As things stand, the most likely outcome looks to be that the Conservative party will lead a new loose coalition, backed primarily by the DUP. However, while both parties have pushed for Brexit, they may have different views about the terms of Britain’s departure. The prospect of a new hard border between Eire and Northern Ireland is certainly not relished, and the Tory party itself is likely to see considerable infighting as it seeks to reshape its policies and outlook. This was evident last night in the words of the former chancellor George Osborne. Speaking to the BBC as the results were coming in, he said: “Theresa May is probably going to be one of the shortest serving prime ministers in our history… Hard Brexit went in the rubbish bin tonight.”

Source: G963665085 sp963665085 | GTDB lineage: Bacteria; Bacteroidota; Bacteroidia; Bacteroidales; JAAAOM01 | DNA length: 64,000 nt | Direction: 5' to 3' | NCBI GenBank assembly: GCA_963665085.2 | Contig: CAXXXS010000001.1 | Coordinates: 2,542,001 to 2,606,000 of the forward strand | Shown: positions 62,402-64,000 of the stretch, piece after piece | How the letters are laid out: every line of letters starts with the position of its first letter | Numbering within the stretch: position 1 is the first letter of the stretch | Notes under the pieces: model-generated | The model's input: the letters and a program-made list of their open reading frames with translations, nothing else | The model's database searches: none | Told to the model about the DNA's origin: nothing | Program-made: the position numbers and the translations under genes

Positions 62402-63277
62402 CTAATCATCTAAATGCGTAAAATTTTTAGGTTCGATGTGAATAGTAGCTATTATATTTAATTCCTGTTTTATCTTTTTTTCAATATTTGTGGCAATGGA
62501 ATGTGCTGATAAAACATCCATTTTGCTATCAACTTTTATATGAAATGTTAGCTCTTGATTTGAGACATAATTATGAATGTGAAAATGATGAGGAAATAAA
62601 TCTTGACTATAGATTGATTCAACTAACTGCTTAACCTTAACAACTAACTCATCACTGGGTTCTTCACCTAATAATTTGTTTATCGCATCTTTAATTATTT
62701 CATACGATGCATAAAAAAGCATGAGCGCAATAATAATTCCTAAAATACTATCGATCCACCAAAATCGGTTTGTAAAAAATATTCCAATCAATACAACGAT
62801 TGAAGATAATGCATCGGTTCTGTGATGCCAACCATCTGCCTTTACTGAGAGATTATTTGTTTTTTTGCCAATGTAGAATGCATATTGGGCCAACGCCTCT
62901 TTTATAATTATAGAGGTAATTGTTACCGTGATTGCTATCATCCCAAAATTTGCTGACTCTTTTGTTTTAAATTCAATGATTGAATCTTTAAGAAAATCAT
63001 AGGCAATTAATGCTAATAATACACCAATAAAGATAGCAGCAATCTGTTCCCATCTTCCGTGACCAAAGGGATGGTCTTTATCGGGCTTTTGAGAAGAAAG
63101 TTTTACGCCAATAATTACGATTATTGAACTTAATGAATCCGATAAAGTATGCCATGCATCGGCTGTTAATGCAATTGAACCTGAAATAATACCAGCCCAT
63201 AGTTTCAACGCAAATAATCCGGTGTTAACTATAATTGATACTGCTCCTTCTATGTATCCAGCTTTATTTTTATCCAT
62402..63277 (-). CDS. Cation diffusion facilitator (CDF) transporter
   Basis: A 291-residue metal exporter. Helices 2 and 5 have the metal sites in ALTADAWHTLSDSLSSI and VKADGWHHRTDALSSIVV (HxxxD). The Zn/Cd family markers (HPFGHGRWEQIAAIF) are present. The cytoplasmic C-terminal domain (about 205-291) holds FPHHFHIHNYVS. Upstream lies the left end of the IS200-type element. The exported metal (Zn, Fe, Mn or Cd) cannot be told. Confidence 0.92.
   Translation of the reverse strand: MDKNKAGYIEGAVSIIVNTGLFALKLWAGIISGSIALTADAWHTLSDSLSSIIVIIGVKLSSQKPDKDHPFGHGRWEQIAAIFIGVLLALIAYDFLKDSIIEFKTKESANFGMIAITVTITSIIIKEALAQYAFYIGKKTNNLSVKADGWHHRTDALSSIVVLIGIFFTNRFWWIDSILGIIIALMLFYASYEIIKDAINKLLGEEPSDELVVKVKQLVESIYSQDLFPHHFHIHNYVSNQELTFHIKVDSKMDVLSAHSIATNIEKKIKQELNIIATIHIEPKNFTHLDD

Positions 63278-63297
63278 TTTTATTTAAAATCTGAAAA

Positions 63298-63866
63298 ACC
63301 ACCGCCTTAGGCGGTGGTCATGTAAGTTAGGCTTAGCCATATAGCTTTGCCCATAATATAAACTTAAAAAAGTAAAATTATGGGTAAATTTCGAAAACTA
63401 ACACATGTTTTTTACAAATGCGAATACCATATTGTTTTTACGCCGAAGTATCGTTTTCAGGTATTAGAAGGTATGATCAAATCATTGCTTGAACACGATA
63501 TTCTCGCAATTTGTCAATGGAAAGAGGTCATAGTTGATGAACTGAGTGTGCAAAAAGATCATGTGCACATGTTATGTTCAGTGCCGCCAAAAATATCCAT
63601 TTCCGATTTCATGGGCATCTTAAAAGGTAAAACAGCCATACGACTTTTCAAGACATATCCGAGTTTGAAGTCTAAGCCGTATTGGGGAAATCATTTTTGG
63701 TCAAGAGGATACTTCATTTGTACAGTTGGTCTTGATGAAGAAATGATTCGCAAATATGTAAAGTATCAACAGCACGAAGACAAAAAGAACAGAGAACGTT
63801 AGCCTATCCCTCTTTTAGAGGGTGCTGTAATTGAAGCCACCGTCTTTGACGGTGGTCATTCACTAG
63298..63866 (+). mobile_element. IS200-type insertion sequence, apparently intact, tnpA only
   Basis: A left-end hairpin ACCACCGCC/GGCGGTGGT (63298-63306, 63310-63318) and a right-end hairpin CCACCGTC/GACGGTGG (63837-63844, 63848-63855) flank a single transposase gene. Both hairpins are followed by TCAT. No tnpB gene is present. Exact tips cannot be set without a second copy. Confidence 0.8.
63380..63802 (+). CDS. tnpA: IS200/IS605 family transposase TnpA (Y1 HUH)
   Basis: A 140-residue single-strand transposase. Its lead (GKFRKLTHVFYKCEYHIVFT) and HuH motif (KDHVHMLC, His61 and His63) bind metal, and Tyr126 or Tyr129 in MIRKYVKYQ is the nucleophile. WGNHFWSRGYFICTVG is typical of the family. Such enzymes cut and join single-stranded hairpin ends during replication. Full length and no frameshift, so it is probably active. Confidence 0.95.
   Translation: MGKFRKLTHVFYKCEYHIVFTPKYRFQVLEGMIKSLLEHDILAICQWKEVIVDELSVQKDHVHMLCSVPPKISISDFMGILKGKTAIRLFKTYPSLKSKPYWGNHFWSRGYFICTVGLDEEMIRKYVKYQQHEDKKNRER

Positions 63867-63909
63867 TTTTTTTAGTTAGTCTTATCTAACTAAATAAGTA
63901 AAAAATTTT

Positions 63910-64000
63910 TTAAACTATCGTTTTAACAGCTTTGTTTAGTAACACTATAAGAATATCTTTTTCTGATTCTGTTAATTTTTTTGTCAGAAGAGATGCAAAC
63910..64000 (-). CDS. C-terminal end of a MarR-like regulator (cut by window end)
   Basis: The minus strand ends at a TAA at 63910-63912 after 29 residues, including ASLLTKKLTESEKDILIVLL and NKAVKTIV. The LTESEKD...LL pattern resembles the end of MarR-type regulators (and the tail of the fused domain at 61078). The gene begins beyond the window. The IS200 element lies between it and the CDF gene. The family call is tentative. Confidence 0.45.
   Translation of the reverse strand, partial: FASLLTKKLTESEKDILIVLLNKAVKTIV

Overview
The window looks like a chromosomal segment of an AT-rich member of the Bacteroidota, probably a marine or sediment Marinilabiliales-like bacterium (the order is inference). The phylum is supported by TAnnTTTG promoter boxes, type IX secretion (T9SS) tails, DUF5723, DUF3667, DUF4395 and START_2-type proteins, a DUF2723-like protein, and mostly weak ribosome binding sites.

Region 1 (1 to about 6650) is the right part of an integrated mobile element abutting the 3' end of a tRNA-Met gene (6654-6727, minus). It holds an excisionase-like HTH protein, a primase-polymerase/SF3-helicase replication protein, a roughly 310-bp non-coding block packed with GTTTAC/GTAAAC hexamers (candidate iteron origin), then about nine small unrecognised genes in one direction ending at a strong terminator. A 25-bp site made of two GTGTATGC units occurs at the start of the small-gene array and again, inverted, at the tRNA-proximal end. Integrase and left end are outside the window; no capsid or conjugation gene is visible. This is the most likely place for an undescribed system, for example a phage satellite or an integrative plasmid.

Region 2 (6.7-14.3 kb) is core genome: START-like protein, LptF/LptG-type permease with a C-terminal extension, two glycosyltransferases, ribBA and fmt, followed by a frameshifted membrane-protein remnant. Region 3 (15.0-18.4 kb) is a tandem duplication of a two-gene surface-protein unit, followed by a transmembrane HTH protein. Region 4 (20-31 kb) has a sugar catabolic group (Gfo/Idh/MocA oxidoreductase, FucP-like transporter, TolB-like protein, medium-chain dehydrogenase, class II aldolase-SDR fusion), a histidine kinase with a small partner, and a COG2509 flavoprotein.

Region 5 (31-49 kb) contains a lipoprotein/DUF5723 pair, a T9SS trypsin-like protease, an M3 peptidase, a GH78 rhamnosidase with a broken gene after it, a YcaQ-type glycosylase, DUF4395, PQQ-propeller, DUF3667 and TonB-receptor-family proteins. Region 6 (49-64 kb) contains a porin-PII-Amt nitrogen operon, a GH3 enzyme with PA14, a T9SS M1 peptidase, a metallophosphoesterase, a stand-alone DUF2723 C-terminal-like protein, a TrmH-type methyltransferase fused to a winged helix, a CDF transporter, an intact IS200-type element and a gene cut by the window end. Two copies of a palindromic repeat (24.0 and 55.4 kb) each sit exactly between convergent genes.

In light of all this, we can certainly expect short term upheaval but it’s important not to lose perspective. For one thing, hard or soft, Brexit negotiations were always bound to take time and they will be negotiations, after all. With the UK on one side and the other EU member states on the other, the process will inevitably entail compromise. No one, whatever their political convictions, can yet foresee or determine the result. Is a softer Brexit now more likely? Possibly, but the final outcome is still a long way off.

Timescales for government:

In a worst-case scenario, neither of the two main parties would find themselves able to form a workable government and, under the rules of the Fixed Term Parliament Act, the country could then be forced to conduct a second General Election later in the year. That would prolong the uncertainty for a few months but no more. Given the reluctance of the parties and the electorate to engage in yet more campaigning and voting, party leaders will be doing all they can to avoid that eventuality.

More likely is that one of the two main parties will form a working alliance and seek to govern on a minority basis. ‘Strong and stable’ might not be the best terms to describe such an administration, but the business of government must go on.